Dworin Sues Deutsch

NEW YORK Steve Dworin, a former president of Deutsch Inc., is suing the agency and its two top executives for $56 million plus damages, alleging slander, libel and breach of contract.

A 32-page document was filed March 30 in Superior Court in Union County, New Jersey, and names chairman Donny Deutsch, whom Dworin calls “emotionally unstable” and “ego-maniacal.” The document also implies that Deutsch abused drugs. In addition, it names agency CEO Linda Sawyer as a defendant.

The filing stems from a “non-disparagement” agreement Dworin and Deutsch had following the former’s 1994 departure from the company after three years.

In an unusually personal complaint, Dworin cites everything from Deutsch’s “insecurity” about being handed the agency by his father, David Deutsch, “on a silver platter with a silver spoon,” to the various insecurities “stemming from his mother’s parenting manner” to descriptions of Deutsch as a “remorseful supplicant spouse in a marriage” when called by Dworin on his “immature behavior.”

The complaint is also replete with lines such as, Deutsch “was becoming wealthier by the day, his poor professional behavior and diminishing personal life made him a virtual poster boy for the maxim, ‘Money can’t buy happiness.’ “

Dworin claims the breach of contract occurred in Donny Deutsch’s 2005 book, Often Wrong, Never in Doubt, in which he describes the tumultuous working relationship between himself and Dworin.

According to the complaint, Deutsch was a “jealous . . . unhappy man [who was] earning a fortune of money because of his father’s generosity and the results of Steve Dworin’s performance as president of the company.”

The document continues: “Donald Deutsch remained unhappy, seemingly torn between feelings of less worth because his father had handed him a well-established company, and feeling even more miserable because the company was expanding exponentially due to Steve Dworin’s extraordinary achievements for which Dworin was receiving enormous credit and coverage in the media.”

The complaint quotes extensively from Deutsch’s book and contains numerous positive press clippings about Dworin.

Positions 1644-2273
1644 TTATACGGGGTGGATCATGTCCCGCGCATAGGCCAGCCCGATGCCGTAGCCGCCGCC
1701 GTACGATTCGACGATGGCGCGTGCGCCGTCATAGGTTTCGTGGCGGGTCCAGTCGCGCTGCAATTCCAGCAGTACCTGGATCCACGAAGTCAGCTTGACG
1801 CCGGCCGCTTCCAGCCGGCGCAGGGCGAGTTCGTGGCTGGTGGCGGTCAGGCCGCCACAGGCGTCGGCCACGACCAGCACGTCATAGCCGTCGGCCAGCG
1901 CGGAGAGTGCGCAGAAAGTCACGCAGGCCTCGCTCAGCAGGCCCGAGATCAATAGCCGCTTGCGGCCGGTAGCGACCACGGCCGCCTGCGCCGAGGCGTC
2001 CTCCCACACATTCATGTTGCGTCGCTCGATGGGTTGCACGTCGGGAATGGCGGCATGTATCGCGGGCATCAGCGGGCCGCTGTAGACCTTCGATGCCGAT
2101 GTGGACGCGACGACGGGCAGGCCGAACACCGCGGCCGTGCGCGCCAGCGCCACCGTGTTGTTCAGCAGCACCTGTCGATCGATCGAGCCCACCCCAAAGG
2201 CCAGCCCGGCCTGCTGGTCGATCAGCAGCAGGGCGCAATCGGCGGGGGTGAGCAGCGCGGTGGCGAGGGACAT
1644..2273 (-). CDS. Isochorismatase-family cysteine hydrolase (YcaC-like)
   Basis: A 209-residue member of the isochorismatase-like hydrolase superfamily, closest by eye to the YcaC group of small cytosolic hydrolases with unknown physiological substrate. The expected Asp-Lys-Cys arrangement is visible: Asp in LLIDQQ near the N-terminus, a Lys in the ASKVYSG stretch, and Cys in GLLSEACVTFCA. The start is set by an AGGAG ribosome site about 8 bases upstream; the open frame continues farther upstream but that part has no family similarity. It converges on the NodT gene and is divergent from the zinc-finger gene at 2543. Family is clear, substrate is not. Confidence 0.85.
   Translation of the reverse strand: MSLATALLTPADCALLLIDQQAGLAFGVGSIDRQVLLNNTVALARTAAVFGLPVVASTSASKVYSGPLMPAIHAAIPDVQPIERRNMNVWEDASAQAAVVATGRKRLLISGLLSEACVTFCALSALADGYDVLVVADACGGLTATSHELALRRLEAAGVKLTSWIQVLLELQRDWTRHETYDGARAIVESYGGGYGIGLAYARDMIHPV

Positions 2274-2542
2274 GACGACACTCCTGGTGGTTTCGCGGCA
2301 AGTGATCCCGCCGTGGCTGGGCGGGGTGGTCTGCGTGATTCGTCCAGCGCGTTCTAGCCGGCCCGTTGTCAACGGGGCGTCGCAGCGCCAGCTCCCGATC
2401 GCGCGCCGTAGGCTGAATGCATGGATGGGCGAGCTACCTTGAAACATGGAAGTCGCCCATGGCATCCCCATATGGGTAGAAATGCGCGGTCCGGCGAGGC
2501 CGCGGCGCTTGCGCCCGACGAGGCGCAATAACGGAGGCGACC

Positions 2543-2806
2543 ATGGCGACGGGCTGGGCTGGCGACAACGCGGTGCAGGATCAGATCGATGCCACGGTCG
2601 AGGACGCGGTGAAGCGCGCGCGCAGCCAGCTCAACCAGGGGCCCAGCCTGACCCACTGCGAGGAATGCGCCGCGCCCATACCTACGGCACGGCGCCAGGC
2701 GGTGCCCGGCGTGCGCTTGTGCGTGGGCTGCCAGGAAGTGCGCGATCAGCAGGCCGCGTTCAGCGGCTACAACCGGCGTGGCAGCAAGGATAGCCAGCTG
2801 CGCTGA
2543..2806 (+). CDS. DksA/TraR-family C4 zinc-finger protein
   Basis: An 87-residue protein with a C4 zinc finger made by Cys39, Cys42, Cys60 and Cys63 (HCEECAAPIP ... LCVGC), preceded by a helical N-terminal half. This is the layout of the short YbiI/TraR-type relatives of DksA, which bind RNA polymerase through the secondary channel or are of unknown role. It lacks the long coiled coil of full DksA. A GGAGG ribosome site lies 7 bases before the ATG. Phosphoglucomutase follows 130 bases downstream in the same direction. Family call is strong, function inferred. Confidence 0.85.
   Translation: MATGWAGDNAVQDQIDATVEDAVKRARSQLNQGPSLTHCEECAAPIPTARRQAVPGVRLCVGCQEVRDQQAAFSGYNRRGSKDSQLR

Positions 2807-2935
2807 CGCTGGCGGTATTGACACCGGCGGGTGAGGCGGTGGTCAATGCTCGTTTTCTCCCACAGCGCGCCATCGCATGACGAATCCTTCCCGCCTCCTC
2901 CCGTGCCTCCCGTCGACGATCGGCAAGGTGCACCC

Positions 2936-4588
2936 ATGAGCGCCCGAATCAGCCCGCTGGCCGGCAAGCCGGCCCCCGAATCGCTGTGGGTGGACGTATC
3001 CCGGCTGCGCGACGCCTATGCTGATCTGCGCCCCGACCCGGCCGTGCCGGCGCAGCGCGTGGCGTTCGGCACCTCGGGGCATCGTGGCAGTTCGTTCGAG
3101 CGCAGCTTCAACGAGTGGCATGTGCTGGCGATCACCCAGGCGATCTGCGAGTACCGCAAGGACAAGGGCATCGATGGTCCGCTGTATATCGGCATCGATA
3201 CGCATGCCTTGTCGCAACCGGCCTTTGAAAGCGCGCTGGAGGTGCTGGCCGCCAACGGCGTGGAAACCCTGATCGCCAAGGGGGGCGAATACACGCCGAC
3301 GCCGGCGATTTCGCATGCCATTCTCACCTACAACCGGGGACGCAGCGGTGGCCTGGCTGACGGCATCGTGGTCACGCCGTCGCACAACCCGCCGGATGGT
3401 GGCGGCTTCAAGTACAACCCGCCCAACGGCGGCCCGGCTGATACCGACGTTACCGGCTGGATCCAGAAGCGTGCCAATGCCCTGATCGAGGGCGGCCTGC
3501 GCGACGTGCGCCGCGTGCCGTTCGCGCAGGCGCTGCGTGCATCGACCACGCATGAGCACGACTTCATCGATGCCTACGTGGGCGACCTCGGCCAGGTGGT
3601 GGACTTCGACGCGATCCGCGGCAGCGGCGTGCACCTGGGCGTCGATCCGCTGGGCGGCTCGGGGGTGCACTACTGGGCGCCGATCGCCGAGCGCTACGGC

Saying the book is an example of Donny Deutsch’s “arrogant . . . and ‘above it all’ behavior/approach,” the document cites a passage in which Deutsch referred to Dworin as “his biggest professional mistake.”

The complaint claims that the book’s descriptions of Dworin once entering Deutsch’s office “with his chest all stuck out,” and another incident in which Deutsch “held up his hand and moved his fingers up and down as if to say to the plaintiff, ‘See ya,’ ” were created “out of thin air.”

Dworin, 52, also accuses Deutsch of mismanaging the agency, at the time named Deutsch/Dworin, because Deutsch often overslept, missed meetings and generally neglected his management responsibilities, according to the document.

Dworin names Sawyer, calling her the de facto editor of Deutsch’s book, and cites a passage in it that says Sawyer told Deutsch that Dworin “alienated employees of the company.”

Judd Burstein, the New York attorney representing Deutsch, said, “This is merely a desperate attempt by Steve Dworin to convince the world and himself that he is not the cause of his own failures.”

Referring to a letter he received from Dworin’s lawyer, Burstein said, “He has already gone on record that he is suing in an effort to resurrect his career.”

Deutsch has 20 days to respond to the complaint. “We plan to defend it vigorously, which may not even be necessary because it’s so frivolous,” Burstein said.

In a phone interview, Dworin said, “The lawsuit was written to be able to stand on its own. . . . We had a contract. He broke that contract, which was non-derogatory, non-disparagement, and he broke it with lies. And he broke it in a book.

“When I read the book, I couldn’t believe these stories,” he continued. “He pretended to be friends with me up until October [when the book came out]. We’d run into each other, have drinks. He could have given me a heads up”.

Last fall, Dworin wrote to Donny Deutsch, asking him for a job reference. In an e-mail obtained by Adweek and dated Oct. 20, 2005, Dworin wrote: “This may sound very strange in light of what you said about me in your book, but . . . believe it or not . . . I’d like to use you as a reference,” the e-mail reads in part. “I understand your feelings and what is in the book and why, however, . . . I also believe that you understand there is some talent here . . . If giving you as a reference is a stupid move on my part, please tell me.”

After leaving Deutsch in 1994, Dworin held executive positions at N.W. Ayer and Euro RSCG and a company called Popstick. He is being represented by Biebelberg & Martin in Millburn, N.J.

“Generally, the failure of a lawyer to spell his client’s name correctly does not bode well for the client,” Burstein added. He was referring to the first page of the complaint where “Dworin” is spelled “Dworkin.”